Image via Unsplash by Naassom Azevedo
One person prefers quiet when studying. The other wants to crank up the volume and blast the rock music. One individual demands the lights out at 11 p.m. The other wants to keep them on past midnight. Dealing with conflicts is something all roommates will inevitably face during the time they’re sharing space on a college campus. So, what can be done to resolve roommate conflicts before they compound into major issues? Explore the following seven tips you can use to confront conflicts and make rooming together a more pleasant experience for everyone.
You can’t believe that your roommate used the last roll of toilet paper in the bathroom without saying anything to you. Rather than confronting your roommate, you decide to simply let the issue go, but you believe this same situation will likely happen again.
Failing to address concerns head-on only prolongs the inevitable and could lead to small problems exploding into major arguments. To prevent such an outcome, make time for honest and open discussion. Let your roommate know that while they may perceive the concern as something not worth getting upset about, it’s something you care enough about to address. Keep the conversation on point without making personal attacks. In the end, communication is the key to resolving conflict.
Roommates bring diverse life experiences, distinct habits, and eccentricities to any shared living environment. Rather than judging and focusing on all the qualities, you don’t like about the other person, focus instead on your own response.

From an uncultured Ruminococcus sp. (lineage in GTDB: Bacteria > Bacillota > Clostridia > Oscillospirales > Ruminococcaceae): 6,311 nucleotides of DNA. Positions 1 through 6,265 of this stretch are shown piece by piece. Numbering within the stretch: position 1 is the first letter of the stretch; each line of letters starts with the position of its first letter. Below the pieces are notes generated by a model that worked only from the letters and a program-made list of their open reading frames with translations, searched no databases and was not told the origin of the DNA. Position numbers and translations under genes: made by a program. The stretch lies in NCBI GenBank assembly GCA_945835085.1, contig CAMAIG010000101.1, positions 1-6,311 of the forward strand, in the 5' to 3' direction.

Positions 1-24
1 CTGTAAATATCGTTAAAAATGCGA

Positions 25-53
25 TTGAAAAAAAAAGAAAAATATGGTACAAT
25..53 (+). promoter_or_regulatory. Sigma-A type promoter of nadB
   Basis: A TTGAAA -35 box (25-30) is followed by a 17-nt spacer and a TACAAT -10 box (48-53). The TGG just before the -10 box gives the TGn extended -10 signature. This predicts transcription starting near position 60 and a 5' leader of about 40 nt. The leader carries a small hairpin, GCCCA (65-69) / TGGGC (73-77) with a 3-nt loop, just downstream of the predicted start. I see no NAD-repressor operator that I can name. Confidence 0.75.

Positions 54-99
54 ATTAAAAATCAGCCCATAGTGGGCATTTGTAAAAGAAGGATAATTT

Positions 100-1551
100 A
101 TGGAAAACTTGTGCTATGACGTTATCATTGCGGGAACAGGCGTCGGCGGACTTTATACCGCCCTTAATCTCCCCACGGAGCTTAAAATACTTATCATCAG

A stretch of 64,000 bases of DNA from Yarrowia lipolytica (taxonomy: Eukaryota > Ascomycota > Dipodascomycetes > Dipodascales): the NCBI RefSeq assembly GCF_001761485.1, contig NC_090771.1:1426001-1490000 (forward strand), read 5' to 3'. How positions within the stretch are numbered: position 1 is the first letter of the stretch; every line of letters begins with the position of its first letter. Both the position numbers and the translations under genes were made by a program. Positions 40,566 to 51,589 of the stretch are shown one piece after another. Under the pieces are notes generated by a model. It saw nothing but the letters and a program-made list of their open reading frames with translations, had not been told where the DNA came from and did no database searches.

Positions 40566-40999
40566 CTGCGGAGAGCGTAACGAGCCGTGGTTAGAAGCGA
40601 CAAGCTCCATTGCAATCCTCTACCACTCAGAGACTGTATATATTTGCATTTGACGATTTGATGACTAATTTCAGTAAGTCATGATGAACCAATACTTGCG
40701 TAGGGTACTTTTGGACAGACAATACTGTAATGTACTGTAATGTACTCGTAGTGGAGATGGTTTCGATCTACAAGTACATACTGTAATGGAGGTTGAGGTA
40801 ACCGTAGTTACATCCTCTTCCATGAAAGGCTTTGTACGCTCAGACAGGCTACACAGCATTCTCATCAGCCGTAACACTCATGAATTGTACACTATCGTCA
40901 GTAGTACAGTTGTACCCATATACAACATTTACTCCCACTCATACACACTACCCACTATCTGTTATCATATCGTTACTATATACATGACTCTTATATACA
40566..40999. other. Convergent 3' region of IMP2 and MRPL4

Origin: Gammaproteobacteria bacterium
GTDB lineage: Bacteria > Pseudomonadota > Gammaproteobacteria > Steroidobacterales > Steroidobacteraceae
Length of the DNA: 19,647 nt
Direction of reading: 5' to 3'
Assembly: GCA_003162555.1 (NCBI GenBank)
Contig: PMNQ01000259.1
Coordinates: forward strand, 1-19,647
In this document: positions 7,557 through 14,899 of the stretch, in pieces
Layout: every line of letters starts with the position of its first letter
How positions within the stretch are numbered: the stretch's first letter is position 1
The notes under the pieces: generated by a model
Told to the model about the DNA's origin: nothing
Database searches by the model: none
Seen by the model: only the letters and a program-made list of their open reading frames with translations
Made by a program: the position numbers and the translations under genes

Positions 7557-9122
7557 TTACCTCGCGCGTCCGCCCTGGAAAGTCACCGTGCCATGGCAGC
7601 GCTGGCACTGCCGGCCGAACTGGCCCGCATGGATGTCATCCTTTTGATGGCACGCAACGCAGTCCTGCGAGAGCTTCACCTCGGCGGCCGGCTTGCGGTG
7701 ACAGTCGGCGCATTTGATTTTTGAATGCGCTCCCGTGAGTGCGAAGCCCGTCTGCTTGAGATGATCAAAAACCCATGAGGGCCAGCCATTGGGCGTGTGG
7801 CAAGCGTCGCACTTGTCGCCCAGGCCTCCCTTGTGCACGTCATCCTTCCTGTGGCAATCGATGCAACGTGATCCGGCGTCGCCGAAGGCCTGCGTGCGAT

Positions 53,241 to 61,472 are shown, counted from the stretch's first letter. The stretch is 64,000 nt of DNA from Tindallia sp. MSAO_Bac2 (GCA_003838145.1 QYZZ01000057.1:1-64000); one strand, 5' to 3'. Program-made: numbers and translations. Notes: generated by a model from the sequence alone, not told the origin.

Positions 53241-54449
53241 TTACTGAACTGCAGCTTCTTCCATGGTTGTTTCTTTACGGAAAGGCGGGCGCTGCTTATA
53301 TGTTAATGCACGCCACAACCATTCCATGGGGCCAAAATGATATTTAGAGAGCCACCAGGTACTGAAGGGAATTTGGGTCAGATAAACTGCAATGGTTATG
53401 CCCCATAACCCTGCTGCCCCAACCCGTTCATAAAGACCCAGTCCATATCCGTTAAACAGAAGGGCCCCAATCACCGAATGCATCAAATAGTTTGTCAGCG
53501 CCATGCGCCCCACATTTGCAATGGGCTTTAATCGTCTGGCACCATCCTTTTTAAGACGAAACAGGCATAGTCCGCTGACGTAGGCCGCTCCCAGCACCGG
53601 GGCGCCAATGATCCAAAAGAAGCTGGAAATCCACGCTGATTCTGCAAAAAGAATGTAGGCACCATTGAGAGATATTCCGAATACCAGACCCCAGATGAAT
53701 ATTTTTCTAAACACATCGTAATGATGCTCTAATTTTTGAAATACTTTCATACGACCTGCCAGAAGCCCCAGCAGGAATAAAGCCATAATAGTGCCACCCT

Different situations, such as roommate reassignments to accommodate transfer students, may require you to modify your thinking. Embrace opportunities for a change in attitude. Cultivate empathy and respect for different views, and learn how to compromise to resolve conflicts together.
“You left your wet towels on my bed again.” “You borrowed my jacket without asking me.” “You’re so inconsiderate every time I’m on the phone.” Conversations that include the word “you” put people on the defensive and can turn a discussion into a downright argument. Rather than resorting to “you” accusations, focus on “I”-centered language.
In a 2018 study focusing on the role of communication in conflict resolution, researchers found that statements communicating both self and other-perspective points of view through I-language reduced perceptions of hostility and opened the door to resolving disputes effectively. For example, “I understand why you want to FaceTime with your friends tonight, but I have a calculus test tomorrow morning and I would like to have a quiet place to study.”
By taking the focus off what the individual needs to do or shouldn’t do, you can address your concerns and needs in a way that invites your roommate to provide feedback and offer solutions to the problem.
Often the hardest part about resolving conflict is initiating dialogue. No one likes approaching a difficult subject with another person, and we often struggle to find ways to engage in conversation. Finding creative ways to address sources of conflict doesn’t have to be complicated.